Blog 6 in a series of blogs navigating the issues around vaccinations

Significant good has come from  vaccine development, as we’ve seen in previous posts in this series. Christians should be advocates for development that is ethical and without moral compromise. Most of all, we need to be assured that our promotion and use of vaccines is something that honours our God, and fulfils our responsibilities as stewards of his creation.  There are many  issues that we need to understand about vaccines and immunisation programs. We’ve already looked at some of these issues in our previous blogs. In this post, we’ll be thinking about  issues of consent, mandates and possible exploitation.


Decisions to support, or not support, immunisation programs can be complex and culturally nuanced. Both Christians and non-Christians are free to choose either not to participate in immunisation programs, or to use specific vaccines. 

It is not helpful to generalise and label these choices as ignorant, nor is it helpful to use terms such as ‘anti-vaxxers’ in a pejorative  way.  More often than not, individuals make their decisions about vaccination after careful consideration and in good conscience. That should be respected. 

However, if we chose not to vaccinate, we must also accept that we are responsible for the consequences, which may include not being allowed to participate in some public and community institutions. 

Policymakers have the responsibility to ensure access to vaccines by all citizens who in good conscience want to use them. With regard to a Covid-vaccine, we know that a growing number of vaccines that pose no controversy are in development. Christians should advocate that governments support the continued development of these vaccines. There is, however, much discussion still needed to ensure that we understand the complexities of ethical decision-making, and that we are balancing costs and benefits.  As Christians we should also understand the complexities of drug development, and strive to develop a nuanced view that honours God and loves our neighbour.


Developing and using vaccines have issues that centre on the notion of informed consent. 

Consent and voluntary participation are the cornerstones of medical ethics in general, and bioethics in particular. The main aspects of informed consent are that:

  •  all relevant information is fully disclosed;
  •  the person consenting must be of legal capacity and of sufficient intellectual capacity to understand the implications;
  •  the person consenting understands the information provided, and;
  •  the consent is voluntarily given.

Informed consent has been regarded as a basic requirement for research with human subjects since the Nuremburg Code and the Helsinki Declaration, in 1947 and 1964 respectively.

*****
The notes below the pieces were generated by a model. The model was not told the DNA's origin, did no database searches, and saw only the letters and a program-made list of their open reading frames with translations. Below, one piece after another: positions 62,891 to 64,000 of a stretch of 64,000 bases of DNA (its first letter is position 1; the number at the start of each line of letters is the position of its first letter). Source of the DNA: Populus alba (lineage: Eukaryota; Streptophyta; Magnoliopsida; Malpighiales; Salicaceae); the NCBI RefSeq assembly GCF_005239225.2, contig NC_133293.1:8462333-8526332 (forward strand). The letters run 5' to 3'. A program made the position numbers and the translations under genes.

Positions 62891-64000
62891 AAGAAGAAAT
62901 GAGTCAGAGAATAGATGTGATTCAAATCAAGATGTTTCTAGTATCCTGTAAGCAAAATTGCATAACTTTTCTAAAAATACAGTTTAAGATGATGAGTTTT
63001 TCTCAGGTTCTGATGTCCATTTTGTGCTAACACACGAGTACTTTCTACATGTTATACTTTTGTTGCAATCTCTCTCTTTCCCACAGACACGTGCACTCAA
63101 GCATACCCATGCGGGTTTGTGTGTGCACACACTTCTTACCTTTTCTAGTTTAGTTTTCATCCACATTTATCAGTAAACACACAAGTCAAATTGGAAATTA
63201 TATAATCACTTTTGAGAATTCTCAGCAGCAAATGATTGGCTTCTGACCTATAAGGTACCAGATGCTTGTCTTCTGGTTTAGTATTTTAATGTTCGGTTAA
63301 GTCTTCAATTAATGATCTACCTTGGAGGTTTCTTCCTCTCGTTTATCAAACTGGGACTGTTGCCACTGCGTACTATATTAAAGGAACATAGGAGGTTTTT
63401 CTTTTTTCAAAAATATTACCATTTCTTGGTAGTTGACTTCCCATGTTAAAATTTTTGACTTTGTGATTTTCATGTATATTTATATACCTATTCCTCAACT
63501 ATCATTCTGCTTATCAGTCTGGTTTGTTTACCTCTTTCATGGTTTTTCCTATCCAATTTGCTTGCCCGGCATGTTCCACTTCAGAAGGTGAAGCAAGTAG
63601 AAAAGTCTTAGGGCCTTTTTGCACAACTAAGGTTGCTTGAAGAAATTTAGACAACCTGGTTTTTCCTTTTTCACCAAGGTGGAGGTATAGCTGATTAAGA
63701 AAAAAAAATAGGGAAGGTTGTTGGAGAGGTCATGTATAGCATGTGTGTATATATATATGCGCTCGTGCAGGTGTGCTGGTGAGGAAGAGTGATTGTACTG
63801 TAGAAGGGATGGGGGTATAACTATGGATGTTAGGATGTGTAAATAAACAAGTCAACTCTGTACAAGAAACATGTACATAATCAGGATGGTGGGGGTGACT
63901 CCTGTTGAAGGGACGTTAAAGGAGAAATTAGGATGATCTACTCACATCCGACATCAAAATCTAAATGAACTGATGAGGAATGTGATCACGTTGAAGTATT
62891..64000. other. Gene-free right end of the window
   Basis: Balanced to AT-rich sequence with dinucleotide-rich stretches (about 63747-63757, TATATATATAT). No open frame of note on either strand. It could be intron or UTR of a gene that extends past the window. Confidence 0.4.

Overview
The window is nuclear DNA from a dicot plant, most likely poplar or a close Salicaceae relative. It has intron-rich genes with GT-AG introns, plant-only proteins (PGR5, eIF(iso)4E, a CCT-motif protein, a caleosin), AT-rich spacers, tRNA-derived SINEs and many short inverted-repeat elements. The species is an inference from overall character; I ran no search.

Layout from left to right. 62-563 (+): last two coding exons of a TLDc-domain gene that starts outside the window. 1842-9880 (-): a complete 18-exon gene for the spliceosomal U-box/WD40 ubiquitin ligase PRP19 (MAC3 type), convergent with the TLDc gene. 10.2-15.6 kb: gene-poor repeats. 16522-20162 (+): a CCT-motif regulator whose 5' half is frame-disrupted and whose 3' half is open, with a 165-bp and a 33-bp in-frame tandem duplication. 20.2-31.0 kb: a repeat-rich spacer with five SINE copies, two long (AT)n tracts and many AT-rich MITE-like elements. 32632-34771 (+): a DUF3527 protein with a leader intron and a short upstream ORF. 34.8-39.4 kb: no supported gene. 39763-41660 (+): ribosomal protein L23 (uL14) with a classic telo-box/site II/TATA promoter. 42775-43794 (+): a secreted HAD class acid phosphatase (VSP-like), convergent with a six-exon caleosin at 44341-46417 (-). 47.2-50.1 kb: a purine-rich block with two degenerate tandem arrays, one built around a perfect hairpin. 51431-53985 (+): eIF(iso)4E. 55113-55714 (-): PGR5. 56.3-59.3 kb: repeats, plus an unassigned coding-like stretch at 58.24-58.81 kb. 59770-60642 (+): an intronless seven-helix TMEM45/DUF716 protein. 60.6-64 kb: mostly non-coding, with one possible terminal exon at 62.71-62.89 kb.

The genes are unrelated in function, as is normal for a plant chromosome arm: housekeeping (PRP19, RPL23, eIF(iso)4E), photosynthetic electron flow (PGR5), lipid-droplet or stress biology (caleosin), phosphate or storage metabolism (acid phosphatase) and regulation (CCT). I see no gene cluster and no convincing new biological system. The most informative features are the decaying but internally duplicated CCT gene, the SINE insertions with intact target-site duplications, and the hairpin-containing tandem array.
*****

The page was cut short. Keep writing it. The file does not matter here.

The Helsinki Declaration acknowledges that: “In medical practice and in medical research, most interventions involve risks and burdens.” 

The challenge for national health programs is to balance individual autonomy with the common good of protecting our society.  It’s clear that the principle of autonomy and mandatory vaccinations are in conflict. Vaccine hesitancy, lower vaccination access, and growing anti-vaccine movements have increased the number of unvaccinated individuals. This, in turn,  has led to an increase in preventable disease across the world. This is a concern for public health protection: related outbreaks of diseases such as measles and whooping cough are increasingly reported. The Australian Institute of Health and Welfare provides regular updates on the burden of preventable diseases here. Governments have responded by trying to persuade their people to comply with vaccination programs. Imposition of  fines or restriction of  participation in community institutions like schools are among the common strategies used by governments to increase vaccination rates. 

The principle of informed consent seems to imply that people are vaccinated on a voluntary basis. Yet in some cases vaccines are more or less mandated since parents know that failure to participate comes with consequences. In Australia, these consequences may be limited to children not being allowed entry into schools. But in other countries, the consequences are  more severe and may include significant financial and other penalties. In France, for example, it is a criminal offence not to comply with vaccination schedules. The penalty can be prison time for child neglect. There is a serious tension, almost to the point of contradiction, in requiring vaccination and seeking informed consent.